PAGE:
Beyond the Myths
Gal Almog, CEO of diverse talent sourcing and retention solutions company Talenya discusses recruiting and retaining black talent.
Diversity and inclusion has become a top priority for many companies, and with good reason. According to Harvard Business Review, companies with higher-than-average diversity enjoy 19 per cent higher innovation revenues.
Given these benefits tech companies are attempting to increase the representation of Black employees in their workforce. But there are still misconceptions that are preventing process. One of these misperceptions is that Black employees tend to change jobs more frequently which negatively impacts recruitment efforts. For example, a recent study showed that Black professionals are 30 per cent more likely to leave their jobs compared to non-Black employees and that more than a third of Black employees left their positions within two years.
At my company Talenya, an AI-powered diverse talent sourcing solution, we put these findings to the test. We analysed over one million hiring profiles of software engineers to compare the average tenure of Black and non-Black employees. Software engineers provide an interesting case study because, due to the high demand to fill this position, their ability to frequently change jobs to seek higher paid positions is much higher overall.
The results: there was little difference between their tendency to job hop. Specifically, both Black and non-Black software engineers lasted an average 35 months. In fact, prior to their one-year mark. the study revealed only five per cent of Black and non-Black software engineers were likely to leave their current position. After 12 to 36 months, however, 62 per cent of Black employees are likely to leave their jobs compared to 59 per cent of non-Black employees.
What does this mean for recruiting?
- Timing Matters
The data indicates that HR departments need to foster an inclusive, inviting environment for Black software engineers in their first months to retain diverse talent. There is only one chance to make a good impression, and it can be difficult in a virtual environment, but companies have to be thoughtful about the ways in which they train, support and onboard employees. They need to find ways to support diverse talent and ensure their culture is open to various perspectives.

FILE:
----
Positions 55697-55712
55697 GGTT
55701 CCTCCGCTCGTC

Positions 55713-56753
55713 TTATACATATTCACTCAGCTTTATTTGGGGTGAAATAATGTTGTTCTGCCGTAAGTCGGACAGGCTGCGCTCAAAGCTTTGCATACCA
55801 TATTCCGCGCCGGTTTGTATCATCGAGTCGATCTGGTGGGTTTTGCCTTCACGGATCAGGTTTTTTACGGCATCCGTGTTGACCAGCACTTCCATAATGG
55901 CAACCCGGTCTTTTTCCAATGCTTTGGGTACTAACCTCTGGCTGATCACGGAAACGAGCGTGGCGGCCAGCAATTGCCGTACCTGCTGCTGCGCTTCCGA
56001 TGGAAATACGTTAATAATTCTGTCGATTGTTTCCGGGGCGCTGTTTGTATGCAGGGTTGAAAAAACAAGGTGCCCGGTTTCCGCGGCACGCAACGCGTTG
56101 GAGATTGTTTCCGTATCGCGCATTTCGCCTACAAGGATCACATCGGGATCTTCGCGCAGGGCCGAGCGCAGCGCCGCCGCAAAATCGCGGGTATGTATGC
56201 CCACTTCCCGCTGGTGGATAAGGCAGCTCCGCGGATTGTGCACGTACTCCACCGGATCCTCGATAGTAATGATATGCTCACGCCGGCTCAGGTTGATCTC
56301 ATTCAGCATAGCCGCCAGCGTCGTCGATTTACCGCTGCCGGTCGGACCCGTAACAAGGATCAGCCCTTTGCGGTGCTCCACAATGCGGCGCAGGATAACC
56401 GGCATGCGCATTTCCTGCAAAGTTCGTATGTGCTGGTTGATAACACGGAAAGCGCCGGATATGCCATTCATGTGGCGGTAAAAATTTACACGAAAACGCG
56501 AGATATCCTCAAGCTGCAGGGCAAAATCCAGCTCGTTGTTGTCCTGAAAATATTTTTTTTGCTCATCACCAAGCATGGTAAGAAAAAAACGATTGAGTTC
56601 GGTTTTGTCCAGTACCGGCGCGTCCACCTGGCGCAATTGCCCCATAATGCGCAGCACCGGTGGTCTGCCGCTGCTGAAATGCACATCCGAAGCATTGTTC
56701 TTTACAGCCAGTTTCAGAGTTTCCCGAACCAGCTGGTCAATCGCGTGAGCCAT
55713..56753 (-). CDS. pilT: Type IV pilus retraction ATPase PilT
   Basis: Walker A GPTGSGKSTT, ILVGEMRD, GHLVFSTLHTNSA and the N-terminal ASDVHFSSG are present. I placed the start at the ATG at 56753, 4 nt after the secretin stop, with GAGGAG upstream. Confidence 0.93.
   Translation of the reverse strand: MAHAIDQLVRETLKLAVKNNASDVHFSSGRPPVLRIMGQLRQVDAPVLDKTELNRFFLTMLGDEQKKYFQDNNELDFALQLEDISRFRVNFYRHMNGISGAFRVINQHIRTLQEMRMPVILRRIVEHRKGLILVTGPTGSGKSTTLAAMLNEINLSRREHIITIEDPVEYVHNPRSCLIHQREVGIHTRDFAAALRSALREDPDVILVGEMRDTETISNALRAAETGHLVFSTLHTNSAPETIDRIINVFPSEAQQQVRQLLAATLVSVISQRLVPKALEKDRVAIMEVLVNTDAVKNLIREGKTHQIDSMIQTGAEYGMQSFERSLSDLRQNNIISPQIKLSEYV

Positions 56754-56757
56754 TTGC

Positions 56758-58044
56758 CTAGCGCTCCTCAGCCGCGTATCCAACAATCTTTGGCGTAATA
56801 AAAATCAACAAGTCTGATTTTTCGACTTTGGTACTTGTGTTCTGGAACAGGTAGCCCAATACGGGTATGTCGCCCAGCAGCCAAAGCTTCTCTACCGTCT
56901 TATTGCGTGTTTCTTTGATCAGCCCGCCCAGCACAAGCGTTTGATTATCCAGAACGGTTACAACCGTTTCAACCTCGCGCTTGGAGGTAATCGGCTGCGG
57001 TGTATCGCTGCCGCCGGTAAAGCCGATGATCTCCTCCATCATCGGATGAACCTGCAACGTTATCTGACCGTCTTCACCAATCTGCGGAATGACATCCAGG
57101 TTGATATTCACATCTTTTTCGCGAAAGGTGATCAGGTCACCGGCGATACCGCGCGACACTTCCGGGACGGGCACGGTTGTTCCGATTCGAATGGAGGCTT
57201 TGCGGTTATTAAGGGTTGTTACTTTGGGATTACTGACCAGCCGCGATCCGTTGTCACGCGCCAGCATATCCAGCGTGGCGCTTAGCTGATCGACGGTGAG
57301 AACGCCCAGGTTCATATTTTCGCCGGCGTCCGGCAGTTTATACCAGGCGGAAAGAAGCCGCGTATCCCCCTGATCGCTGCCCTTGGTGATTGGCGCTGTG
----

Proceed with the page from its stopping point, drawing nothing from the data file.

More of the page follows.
- Prioritise Internal Mobility
To improve retention, tech companies must strive to achieve better inclusion and appreciation of all employees. Companies can show their commitment to DE&I by auditing their internal mobility. When employers prioritise internal promotion and advancement, employees are more likely to stay.
- Broaden the Search Pool
Another way HR departments can achieve better diversity is by opening their search pool. Many companies have cited their failure to hire more diverse talent as a geographical issue, but the events of the last year have proved that the future of work will be remote (at least at some capacity). Companies can more easily source talent from anywhere with the benefit of remote work. The emergence of remote work is the perfect opportunity to turn long broken promises into tangible action.
Another Talenya study found that while only four per cent of software engineers are Black, there are cities with vastly disproportionate levels of Black talent.
Surprisingly, the US cities most well known for their tech innovation, including San Francisco, New York, Los Angeles and Boston, have smaller pools of Black software engineers. Only two per cent of software engineers were Black in San Francisco and New York compared to only one per cent in Los Angeles and Boston.
According to Talenya’s data, the cities with the highest percentage of Black software engineers are Atlanta, GA (eight per cent), Charlotte, NC (five per cent), Dallas, TX (four per cent), Detroit, MI (three per cent), and Raleigh, NC (three per cent).
In summary, Black engineers are loyal to their employers as much as non-Black engineers. In fact, the data indicates that a greater percentage of Black engineers tend to stay longer in their jobs.
To bolster their pool of qualified, diverse candidates, companies should take advantage of remote work options in cities with qualified and loyal talent. From there, it falls on HR leaders to ensure these employees stay connected and engaged beyond the onboarding process in order to improve long term retention.